Sunday, June 27, 2021

The Spiritual Journey From High School Football



About 2 years ago my wife said to me one morning “who is this guy who keeps texting me?” I looked at her phone and recognized the name immediately. He was the quarterback from my high school football team. More correctly it was the high school football team I was on when I was a sophomore in high school. I had the immediate association to his physical appearance and considerable athletic ability. To this day he probably was the most gifted high school athlete I had ever seen. He didn’t look like a high school player - more like a college player. He was also an excellent basketball player and sprinter on the track team. He was the fastest man over 100 yards in high school. Why was he suddenly texting my wife?

He was going to be inducted into the local athletic Hall of Fame. He was trying to organize a reunion of our 1966 undefeated high school football team. His plan was to get as many of us back there as possible - details to follow. There were 2 or 3 subsequent postponements of the reunion due to the pandemic. But yesterday on 6/26/2021 it finally happened. Twelve of the 22 players reunited for about 3 hours at a local bar. As far as I know three of my teammates are deceased and the remaining players could not be located or decided not come. The head coach was also in attendance. The assistant coach is deceased.  All of the attendees got baseball caps with their name and numbers embroidered on the back. The front of each cap simply said “Undefeated 1966 AHS Football”.

Unlike my high school reunion, I had the opportunity to say something to all my teammates. I remembered who they all were and details from our past. I know that many had significant problems in life including life-threatening health problems. I learned about their relatives who had similar problems. But most of all I learned about what that football season meant to the people who made it back to the meeting. I know that memories from over 50 years ago can get complicated and distorted. As we all sat around a table there was a collection of newspaper articles and photographs from 1966 to provide partial corroboration. There were some intense memories from the past that haunted some of the players. There was also active feedback from the coach about a few incidents where he realized that the plays he was calling were being ignored. My intention in writing this post is not to identify people with problems or criticize people, but to look at an event with obvious meaning as well as the meaning that may have been missed at the time.

Our quarterback started out with some self-disclosure of mistakes he had made during the championship season. Other players who were involved with those mistakes corroborated them immediately. Our center for example recalled a fumble on the opponents 1 yard line and the fact that it occurred on a silent count. For 5 decades our quarterback was thinking the fumble was his mistake, but our center let him know that he forgot the count. There were several other incidents involving typical football mistakes that people had been thinking about since 1966.  Resilience came up as an outcome of the coaches role in helping us overcome adversity.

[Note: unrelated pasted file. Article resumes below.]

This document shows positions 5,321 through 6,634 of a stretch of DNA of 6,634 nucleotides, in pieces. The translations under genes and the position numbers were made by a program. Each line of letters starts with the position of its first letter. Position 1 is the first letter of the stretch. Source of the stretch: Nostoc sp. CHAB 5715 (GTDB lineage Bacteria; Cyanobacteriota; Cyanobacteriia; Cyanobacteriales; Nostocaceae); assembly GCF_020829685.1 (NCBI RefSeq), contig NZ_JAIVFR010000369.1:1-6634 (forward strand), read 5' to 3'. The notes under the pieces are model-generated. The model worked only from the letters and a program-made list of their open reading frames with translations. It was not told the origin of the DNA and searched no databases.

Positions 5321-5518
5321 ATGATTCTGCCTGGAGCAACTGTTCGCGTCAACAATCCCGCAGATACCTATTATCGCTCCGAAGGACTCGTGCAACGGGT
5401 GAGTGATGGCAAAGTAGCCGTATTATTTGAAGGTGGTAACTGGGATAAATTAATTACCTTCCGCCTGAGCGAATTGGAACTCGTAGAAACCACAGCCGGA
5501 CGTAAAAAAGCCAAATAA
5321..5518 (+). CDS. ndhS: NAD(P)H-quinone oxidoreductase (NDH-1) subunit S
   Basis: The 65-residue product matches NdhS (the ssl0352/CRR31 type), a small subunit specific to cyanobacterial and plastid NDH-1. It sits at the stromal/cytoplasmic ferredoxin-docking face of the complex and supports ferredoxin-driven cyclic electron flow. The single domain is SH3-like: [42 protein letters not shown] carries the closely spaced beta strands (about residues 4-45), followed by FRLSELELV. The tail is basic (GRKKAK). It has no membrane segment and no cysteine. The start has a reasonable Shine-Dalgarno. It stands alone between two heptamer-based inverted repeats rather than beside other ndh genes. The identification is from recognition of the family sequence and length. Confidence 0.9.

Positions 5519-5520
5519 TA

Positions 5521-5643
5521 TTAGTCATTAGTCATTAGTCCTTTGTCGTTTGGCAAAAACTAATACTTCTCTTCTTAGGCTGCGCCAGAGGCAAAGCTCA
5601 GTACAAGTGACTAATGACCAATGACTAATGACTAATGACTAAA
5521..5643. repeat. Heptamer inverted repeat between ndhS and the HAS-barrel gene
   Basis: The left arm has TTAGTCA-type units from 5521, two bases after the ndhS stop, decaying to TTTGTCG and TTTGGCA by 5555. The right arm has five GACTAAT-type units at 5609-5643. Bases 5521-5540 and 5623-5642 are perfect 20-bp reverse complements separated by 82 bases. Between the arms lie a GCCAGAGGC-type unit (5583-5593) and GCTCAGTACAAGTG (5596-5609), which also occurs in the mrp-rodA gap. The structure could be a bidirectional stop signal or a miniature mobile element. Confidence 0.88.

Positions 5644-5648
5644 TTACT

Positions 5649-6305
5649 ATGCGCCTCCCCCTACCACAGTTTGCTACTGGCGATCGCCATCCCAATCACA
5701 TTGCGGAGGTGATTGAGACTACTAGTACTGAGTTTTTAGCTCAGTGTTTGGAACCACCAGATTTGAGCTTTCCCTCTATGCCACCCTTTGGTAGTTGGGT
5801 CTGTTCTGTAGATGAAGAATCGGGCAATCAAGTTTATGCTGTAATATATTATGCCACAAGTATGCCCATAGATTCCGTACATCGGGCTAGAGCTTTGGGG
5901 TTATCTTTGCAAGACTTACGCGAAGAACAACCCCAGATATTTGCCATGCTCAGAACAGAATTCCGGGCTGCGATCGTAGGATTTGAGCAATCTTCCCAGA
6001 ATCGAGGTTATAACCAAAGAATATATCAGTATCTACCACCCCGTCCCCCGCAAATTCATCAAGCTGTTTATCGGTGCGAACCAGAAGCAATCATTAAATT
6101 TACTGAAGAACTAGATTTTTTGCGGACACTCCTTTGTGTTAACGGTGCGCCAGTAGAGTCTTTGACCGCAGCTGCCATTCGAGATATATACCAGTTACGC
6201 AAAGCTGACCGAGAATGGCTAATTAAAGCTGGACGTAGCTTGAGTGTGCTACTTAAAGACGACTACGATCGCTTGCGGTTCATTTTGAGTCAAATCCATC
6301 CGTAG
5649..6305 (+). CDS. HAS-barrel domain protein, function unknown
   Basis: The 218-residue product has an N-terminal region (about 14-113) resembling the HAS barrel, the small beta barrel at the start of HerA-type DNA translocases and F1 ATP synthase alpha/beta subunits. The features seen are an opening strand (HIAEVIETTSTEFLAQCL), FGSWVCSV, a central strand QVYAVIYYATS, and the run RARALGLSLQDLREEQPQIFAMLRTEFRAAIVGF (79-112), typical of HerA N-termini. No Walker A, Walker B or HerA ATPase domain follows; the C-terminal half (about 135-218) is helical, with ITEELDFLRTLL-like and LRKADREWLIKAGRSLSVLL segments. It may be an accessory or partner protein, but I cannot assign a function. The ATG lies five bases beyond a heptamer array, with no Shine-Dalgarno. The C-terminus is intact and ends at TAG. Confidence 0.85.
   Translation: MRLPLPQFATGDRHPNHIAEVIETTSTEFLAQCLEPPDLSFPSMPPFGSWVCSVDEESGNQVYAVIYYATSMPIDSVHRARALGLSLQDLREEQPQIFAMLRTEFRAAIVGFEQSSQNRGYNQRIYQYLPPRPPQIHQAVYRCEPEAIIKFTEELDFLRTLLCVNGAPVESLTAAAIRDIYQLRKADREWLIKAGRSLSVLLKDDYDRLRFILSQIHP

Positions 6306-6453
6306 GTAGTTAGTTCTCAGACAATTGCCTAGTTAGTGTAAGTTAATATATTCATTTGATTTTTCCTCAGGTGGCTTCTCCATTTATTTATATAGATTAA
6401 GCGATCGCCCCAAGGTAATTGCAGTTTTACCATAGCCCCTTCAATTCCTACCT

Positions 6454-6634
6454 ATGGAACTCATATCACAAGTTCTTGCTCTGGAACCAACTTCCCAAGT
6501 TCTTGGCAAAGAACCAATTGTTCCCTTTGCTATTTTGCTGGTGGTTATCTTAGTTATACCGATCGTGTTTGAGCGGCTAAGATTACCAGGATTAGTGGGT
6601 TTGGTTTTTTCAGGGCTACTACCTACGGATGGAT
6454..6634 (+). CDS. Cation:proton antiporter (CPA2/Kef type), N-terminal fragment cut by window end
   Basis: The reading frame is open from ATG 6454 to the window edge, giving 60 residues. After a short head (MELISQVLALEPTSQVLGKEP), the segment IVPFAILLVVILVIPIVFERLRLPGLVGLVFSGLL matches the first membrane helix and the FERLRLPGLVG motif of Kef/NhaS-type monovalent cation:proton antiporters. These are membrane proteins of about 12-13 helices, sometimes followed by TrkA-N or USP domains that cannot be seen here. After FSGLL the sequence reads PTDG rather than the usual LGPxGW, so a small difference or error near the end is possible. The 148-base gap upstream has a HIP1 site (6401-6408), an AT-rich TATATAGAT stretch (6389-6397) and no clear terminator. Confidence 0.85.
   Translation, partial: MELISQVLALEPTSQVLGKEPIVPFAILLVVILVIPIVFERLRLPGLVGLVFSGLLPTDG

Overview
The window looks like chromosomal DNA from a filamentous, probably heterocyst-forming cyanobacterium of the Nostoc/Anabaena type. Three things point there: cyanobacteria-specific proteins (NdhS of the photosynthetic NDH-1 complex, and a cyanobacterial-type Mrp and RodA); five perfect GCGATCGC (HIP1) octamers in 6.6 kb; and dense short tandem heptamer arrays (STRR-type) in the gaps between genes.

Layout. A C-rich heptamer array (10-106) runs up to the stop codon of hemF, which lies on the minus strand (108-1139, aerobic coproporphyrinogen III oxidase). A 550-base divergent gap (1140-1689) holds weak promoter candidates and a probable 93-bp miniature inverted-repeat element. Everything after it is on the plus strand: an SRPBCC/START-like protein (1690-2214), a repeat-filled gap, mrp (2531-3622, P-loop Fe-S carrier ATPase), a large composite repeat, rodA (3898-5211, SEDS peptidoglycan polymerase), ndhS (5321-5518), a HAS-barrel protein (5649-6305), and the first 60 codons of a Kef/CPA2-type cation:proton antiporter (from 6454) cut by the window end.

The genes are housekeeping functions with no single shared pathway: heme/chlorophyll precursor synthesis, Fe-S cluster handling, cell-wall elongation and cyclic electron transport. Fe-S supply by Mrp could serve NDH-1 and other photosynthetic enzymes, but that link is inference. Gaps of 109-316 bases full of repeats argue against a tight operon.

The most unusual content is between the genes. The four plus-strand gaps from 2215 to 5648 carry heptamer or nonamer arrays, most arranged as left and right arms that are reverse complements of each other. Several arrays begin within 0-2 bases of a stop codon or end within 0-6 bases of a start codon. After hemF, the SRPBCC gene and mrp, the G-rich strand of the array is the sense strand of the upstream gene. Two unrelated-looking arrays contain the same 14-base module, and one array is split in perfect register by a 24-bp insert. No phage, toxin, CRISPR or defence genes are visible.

A significant injury was discussed. From the description it sounded like a traumatic brain injury, but back in those days any head injury with partial or significant loss of consciousness was referred to as a concussion. There was no grading system but persistent confusion or memory loss might eliminate a player from the game although that was certainly not guaranteed. More than one concussion led to a medical evaluation but again there was limited medical expertise in traumatic brain injuries. It led me to recall a lot of headaches from playing football. We would practice twice a day in hot weather hitting a blocking sled and doing full contact drills. There were days where the headaches just did not clear up.  I was also reminded of the only significant traumatic brain injury that I sustained when I ran into one of my teammates playing in a touch football league. In fact, I approached him at this reunion and joked that the last time he and I met - I was out of it for the next 24 hours. I had to explain that we were both defensive backs running full speed and I ran into a shoulder after diving for the ball. He did not recall the incident.

There was a strong underdog theme. At one point in the year, we did not have enough players to scrimmage so the coaches had to play defensive half backs. Many of the teams we played against had much larger players and significant depth.  That led me to recall our coaches quote to the press: “We are not big - but we’re slow”.  Our coach recalled that in some of the venues we were ridiculed for looking raggedy and not having many players. We were accused of running up the score against some teams to improve our overall ranking.  The coach found this humorous because there was no second team to put in.  At one point during the discussion, one of our receivers took over and talked about how he and one of his friends in the offensive and defensive line got psyched up for the game. He gave an inspiring and expletive filled speech about his love of football, how he liked physical contact, how he liked playing offense and defense. He presented it with such vigor that it seemed like he was ready to play - right then.